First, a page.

Take a look at the Resize Your Photo panel on the right side of the Photo Editor window.

At the top of the panel, you can mouse over the displayed image to see the before and after effect for the chosen guided edit.

Next, choose your options.

1.     Select if you will be using the image for web or print. We've selected Web.

2.    Enter the desired new size for the image. You can enter the size (in pixels) for the long edge, short edge, or width & height. You can also enter a file size. 

If you want to constrain proportions so that any change you make to the height is also made to the width (and vice versa), use Long Edge or Short Edge to resize the image.   If you use "width & height", any change you make to the height will not be applied to the width (and vice versa).

Entering a file size might be the best option if you're resizing for the web. Using this option, you don't control the actual dimensions of the image, but the size of the file. Elements will resize the image so the outcome is the desired file size.

We are going to choose "Width & Height" from the dropdown menu, then add the new measurements for width and height.

3.    Click the "Preview" button to preview the changes. If you're not happy with the changes, click the "Reset" button to return to the original image.  

Click Next below the Resize Your Photo panel when you've successfully resized the image.



Click the Done button below the panel when you're finished.

The Color Category

The Color Category contains four different adjustments related to the colors in your image.   Simply click on an adjustment, and Elements will guide you through the process.   We are going to click on Enhance Color.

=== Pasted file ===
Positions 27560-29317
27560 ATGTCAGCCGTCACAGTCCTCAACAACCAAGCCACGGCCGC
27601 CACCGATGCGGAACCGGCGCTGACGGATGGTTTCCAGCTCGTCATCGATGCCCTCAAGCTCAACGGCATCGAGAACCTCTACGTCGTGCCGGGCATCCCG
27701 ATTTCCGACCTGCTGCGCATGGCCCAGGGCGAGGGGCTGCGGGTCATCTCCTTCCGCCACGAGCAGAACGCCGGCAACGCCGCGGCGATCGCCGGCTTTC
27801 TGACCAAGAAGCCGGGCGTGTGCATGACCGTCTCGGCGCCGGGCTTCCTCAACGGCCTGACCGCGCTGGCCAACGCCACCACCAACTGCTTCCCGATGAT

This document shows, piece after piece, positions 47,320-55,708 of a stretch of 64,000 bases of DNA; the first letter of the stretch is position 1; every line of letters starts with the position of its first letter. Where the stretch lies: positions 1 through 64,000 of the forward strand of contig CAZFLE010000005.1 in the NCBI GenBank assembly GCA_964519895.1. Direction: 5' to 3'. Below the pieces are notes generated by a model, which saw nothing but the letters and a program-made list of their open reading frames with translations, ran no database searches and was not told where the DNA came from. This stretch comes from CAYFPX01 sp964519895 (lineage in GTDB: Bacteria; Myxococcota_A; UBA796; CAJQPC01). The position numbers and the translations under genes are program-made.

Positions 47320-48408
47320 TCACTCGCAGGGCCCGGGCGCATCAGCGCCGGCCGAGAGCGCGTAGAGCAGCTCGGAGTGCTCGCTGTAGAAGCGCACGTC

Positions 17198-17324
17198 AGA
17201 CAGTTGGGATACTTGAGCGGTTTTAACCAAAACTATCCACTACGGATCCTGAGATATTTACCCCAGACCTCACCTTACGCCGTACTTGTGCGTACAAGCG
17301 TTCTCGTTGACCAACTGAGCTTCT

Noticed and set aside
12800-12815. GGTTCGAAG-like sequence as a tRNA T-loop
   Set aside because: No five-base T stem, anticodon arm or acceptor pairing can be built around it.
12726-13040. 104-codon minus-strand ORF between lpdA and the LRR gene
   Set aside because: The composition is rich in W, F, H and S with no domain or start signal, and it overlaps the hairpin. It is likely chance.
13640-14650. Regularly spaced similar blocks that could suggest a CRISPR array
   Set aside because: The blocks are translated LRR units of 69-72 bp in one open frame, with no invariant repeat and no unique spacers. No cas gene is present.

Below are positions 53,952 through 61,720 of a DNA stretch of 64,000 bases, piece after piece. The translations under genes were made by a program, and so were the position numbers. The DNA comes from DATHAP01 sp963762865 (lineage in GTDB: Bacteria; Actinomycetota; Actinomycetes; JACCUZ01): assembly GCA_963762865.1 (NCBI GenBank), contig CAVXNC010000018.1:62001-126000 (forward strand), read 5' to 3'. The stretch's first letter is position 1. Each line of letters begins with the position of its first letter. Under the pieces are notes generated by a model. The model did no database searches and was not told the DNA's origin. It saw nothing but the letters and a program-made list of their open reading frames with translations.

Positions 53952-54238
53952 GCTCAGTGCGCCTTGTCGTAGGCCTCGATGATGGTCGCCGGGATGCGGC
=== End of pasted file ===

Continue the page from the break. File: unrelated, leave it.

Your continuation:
Enhance Color

This guided edit will enhance the colors in your photos.   When you click on Enhance Color in the Guided editing mode, your image will appear in the Photo Editor window, as shown below.


Go to the Enhance Colors panel on the right side of the window.  

You can click the Auto Fix button, and Elements will automatically adjust and enhance the colors in your image. 

You can also make the adjustments yourself by using the sliders for hue, saturation, and lightness.

We are going to click the Auto Fix button.

The before and after shots are pictured below.


Click Next below the Enhance Colors panel. 


You can then save, share, or continue to edit the image. 

Click the Done button below the panel when you're finished.

The Black & White Category

The Black & White category gives you options to turn images to black and white. We are going to apply the B&W Color Pop to our image.


B&W Color Pop

This effect lets you convert an image to black and white, except for a single color in the image. 

Let's see how it works. 


The B&W Color Pop panel displays a before and after thumbnail that shows you the affect the adjustment will have on your image. As you can see, you will be able to select one color in your image that will remain that color. The rest of your image will be black and white.

Here's how to do it.

In the B&W Color Pop panel:

1.    Select a color that you want to highlight in your image. If you don't see the color, click the Select Custom Color button.   Your cursor will turn into an eyedropper. Click on the color in the image that you want to highlight.   Use the Fuzziness slider to add more tones of the color.

We chose the color in the boy's face.